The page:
FRIDAY, Sept. 8, 2017 (HealthDay News) — A dietary approach and a traditional treatment approach of proton pump inhibition (PPI) and standard reflux precautions are similarly effective for patients with laryngopharyngeal reflux (LPR), according to a study published online Sept. 7 in JAMA Otolaryngology — Head & Neck Surgery.
Craig H. Zalvan, M.D., from New York Medical College in Valhalla, and colleagues conducted a retrospective medical chart review of two treatment cohorts of patients with LPR. Eighty-five patients with LPR who were treated with PPI and standard reflux precautions (PS) were identified from 2010 to 2012. Ninety-nine patients treated with alkaline water; a 90 percent plant-based, Mediterranean-style diet; and standard reflux precautions (AMS) were identified from 2013 to 2015.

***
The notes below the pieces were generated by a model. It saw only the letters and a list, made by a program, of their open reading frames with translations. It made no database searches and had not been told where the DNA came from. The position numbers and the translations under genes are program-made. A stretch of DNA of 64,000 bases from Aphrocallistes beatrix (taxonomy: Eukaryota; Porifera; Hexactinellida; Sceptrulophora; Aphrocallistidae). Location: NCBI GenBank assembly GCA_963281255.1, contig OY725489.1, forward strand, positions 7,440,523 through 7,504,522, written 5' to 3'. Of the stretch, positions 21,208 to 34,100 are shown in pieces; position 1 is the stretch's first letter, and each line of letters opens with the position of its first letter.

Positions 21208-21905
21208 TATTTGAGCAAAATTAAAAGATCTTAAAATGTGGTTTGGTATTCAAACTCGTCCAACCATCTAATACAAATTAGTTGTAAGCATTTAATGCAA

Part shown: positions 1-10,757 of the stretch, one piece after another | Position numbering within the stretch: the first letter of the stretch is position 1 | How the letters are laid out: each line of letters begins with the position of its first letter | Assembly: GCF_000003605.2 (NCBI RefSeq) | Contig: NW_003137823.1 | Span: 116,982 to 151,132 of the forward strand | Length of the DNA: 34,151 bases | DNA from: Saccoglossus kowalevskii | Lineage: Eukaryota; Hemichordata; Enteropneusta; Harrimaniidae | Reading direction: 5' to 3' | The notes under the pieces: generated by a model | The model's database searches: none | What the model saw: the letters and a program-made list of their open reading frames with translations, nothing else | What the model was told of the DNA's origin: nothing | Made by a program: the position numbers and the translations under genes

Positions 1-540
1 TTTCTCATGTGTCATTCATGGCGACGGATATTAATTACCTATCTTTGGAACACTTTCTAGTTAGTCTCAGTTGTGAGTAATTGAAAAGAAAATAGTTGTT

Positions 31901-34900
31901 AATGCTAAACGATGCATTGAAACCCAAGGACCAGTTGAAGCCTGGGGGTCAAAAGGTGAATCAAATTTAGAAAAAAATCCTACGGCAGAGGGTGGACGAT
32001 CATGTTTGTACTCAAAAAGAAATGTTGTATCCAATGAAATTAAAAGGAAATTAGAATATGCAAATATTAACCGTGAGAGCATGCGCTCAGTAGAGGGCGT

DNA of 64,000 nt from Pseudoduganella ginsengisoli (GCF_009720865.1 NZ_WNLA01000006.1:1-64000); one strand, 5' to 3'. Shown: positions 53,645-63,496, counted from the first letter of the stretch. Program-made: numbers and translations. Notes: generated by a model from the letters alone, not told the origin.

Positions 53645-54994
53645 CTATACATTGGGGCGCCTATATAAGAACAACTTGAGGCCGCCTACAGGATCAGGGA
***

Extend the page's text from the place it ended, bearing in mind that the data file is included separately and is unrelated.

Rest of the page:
The researchers found that 54.1 and 62.6 percent of PS- and AMS-treated patients achieved a clinically meaningful reduction in the Reflux Symptom Index (RSI) (difference between the groups, 8.05; 95 percent confidence interval, −5.74 to 22.76). The mean reduction in RSI was 27.2 and 39.8 percent in the PS and AMS groups, respectively (difference, 12.1; 95 percent confidence interval, 1.53 to 22.68).
“This study suggests that a plant-based diet and alkaline water should be considered in the treatment of LPR,” the authors write. “This approach may effectively improve symptoms and could avoid the costs and side effects of pharmacological intervention as well as afford the additional health benefits associated with a healthy, plant-based diet.”
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